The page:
Young People Struggle To Access ARVs During Lockdown

YOUNG People Living with HIV have raised alarm over their struggle to access life saving Antiretroviral drugs and other key sexual reproductive health (SRH) services from health institutions during the lockdown period.

By Michael Gwarisa

A number of young people living with HIV told this publication that children and youths living with HIV risk defaulting on medication as they are struggling to access health institutions or get clearance past police checkpoints owing to the strict measures government adopted during the lockdown period.

In most cases, police are not considering hospital books at the police check points. It’s very difficult to get clearance at these roadblocks now. The Ministry of Health and Child care should at least communicate with the ministry of home affairs to allow us to access ART drugs during the lockdown,” said one young person living HIV who requested anonymity.

Speaking to HealthTimes, Zimbabwe Young Positives (ZY+) National Coordinator, Anna Sango however said they have put in place measures to ensure young people living with HIV access Antiretroviral Treatment (ART)  during the national Lockdown period without any hurdles.

 “Our take is that, from the information we gathered through the Needs Assessment Survey, we gathered that most facilities dispensed medication up to three months supply, and we are of the hope that most young people managed to collect before the lockdown.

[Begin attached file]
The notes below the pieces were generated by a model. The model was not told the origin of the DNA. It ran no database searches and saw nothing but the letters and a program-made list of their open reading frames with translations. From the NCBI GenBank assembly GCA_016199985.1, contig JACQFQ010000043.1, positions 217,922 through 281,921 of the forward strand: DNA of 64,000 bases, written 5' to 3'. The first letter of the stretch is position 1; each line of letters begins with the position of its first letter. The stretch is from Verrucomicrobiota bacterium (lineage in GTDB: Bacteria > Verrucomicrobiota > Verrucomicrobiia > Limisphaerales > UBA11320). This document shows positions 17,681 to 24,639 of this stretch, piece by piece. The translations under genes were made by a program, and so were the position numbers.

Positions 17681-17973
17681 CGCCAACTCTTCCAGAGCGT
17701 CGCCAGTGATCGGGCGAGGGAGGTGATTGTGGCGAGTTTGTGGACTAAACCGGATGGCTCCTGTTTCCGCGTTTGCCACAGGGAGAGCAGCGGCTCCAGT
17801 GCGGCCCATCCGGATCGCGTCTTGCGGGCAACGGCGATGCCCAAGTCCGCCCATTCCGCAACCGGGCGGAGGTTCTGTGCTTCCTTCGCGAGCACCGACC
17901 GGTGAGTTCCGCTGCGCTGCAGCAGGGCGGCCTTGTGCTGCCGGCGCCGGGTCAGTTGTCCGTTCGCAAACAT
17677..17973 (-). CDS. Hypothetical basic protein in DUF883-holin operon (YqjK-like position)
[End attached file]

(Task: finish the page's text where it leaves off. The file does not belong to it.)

“However if there are some who did not manage, we strongly encourage them to contact us on the helpline numbers, we supplied as Znnp+ and there is one that was shared through the National AIDS Council (NAC) information platforms and as ZY+,” she said.

She added that they have set up communication platforms to ensure young people stay updated of any changes and developments in the sector.

“If it is inclined to Adherence support and counselling whilst we are on lockdown we have WhatsApp groups and a Community Adherence Treatment Supporters are available on online platforms as well as Peer supporters & Mentors to reach their peers and offer referrals and support.

“If there is need clinics and facilities are available, where they are able to within the given guidelines and health regulations of social distancing, provide services.”

She added that they were working tirelessly as the Ready Consortium partners on resources to ensure we make available to young people living with HIV correct information.

“We are also communicating through radio platforms and sharing on our web pages and social media pages, there is also an opportunity to discuss and converse around the issues and concerns on adherence.

“We do acknowledge that most of this is accessible  virtually only and we recognise that not all will have access to a smartphone but we are also relying on Ureport as a medium for disserminating information through text messaging, and there is information and contacts being shared via the platform as guided by Mohcc.”

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